And be organized about what you carry with you – you don’t want to have your hands so full of items that you look disorganized or can’t shake a hand when offered! (I also recommend having a bottle of water ready to go in your bag, breath mints, and extra lipstick for women.) And remember, often these events have all sorts of “swag” – brochures, pencils with company logos on them – and you’ll need a place to store these items. Be ready.
5. Have your game plan!
If you’ve prepared (see step 2) then this step is partially done! I recommend, when at all possible, visiting the booths of your target companies first, then starting as far away from the front door as possible. Work the room opposite of what everyone else is doing. This will give you the chance to talk to some tables before the mass mob hits them.
But obviously, you can’t expect to be able to have a full 30-minute interview with a company. In fact, hogging a recruiter’s time (who is there with the goal of meeting QUANTITIES of candidates, let’s face it) really can be annoying. The best you can expect is the briefest of mini-interviews – no more than five minutes in length. Anything more than that is a bonus.
And that is why is so important to prepare. Nonpreparation is a perfume that is extremely strong and easy to scent on a jobseeker! When you have your 30-second commercial and your specific questions for each company ready, the recruiter will be very impressed that you get straight to the point. And please don’t be offended if the recruiter doesn’t remember everything you told them by the end of the day! After a while, their brain is tired and it’s just going to shut off, no matter how hard they try.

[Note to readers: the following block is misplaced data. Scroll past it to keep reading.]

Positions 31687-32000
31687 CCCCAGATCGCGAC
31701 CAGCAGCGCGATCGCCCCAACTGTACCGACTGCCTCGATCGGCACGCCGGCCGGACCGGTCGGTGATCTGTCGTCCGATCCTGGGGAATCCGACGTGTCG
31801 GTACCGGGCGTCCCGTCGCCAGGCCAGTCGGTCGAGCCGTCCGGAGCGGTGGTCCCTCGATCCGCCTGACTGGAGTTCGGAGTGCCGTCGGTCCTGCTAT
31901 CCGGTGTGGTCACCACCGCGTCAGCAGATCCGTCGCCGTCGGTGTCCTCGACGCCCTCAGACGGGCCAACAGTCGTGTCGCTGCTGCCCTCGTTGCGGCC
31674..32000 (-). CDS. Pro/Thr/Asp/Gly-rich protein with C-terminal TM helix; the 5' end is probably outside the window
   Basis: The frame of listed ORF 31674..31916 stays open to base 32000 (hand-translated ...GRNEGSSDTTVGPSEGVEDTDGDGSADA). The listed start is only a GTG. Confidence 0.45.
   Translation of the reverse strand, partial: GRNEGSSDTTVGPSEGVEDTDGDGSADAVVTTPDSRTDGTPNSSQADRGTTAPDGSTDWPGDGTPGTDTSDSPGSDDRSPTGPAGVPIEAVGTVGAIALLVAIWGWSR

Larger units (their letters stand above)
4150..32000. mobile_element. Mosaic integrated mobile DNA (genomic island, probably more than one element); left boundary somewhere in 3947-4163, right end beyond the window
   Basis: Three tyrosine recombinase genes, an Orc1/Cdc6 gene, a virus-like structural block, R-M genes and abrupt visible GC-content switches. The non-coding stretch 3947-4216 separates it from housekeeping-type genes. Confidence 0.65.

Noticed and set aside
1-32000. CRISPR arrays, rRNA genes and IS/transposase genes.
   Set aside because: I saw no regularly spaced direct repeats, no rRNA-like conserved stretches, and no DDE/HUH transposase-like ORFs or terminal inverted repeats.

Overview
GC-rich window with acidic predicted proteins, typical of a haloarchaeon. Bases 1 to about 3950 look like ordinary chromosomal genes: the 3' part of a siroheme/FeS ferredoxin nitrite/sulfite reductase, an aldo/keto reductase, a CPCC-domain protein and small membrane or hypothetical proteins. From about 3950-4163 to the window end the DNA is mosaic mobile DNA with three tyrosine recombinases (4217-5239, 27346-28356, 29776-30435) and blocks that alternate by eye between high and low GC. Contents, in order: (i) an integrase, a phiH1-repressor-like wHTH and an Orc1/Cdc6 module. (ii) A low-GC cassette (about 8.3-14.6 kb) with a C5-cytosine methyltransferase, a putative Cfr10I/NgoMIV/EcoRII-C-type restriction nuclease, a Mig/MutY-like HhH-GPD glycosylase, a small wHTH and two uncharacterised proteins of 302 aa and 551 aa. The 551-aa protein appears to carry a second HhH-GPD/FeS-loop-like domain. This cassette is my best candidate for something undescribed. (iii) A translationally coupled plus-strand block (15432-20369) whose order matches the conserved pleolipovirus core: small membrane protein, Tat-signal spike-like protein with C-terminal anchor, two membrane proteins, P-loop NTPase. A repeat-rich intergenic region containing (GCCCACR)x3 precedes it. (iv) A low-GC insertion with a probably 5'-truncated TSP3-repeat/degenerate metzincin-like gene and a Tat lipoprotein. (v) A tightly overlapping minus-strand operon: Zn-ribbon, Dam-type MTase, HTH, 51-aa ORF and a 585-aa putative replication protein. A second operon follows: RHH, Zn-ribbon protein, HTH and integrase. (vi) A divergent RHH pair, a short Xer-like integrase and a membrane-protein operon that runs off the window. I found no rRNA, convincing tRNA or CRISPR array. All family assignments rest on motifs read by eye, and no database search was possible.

Just walk in with confidence and a good handshake, spend your 3-5 minutes with them, exchange business cards, and ask if there is an acceptable time to follow up. (TIP: Write down whatever they say on the back of the business card! You can’t expect to remember everything either!) Or, if you feel like you’ve hit it off, perhaps suggest a specific time within a few days.
If the booth you’re trying to reach is mobbed, then skip it and try again later. Check out the other target companies on your list. Perhaps talk to the booth next door while waiting for the line to die down. Be sure to use your time as wisely as possible. Waiting in a 200 person line for hours to see just one company, isn’t always the best strategy. In that time you could have spoken to at least ten different companies and developed relationships.
6. It’s all pointless, unless you . . . .
Follow up. Follow up with every single person you meet. Send a personal email, and then connect via LinkedIn. Other suggestions are following up with a voice mail during off-hours to the recruiter, thanking them for their time that day, and/or a written note attached to your resume via snail mail.
This is why you have your own business cards – so you can collect the business cards of others! When you hand your card out, they are obviously going to reciprocate.
Again, following up is the secret ingredient to every single job search tactic out there. Networking doesn’t work without follow up, and remember networking is simply building relationships. You can’t build a relationship without talking to someone!
Just like a garden, a job search does not happen overnight and involves several steps. Job fairs are another way to water the garden that blooms into your new job and career!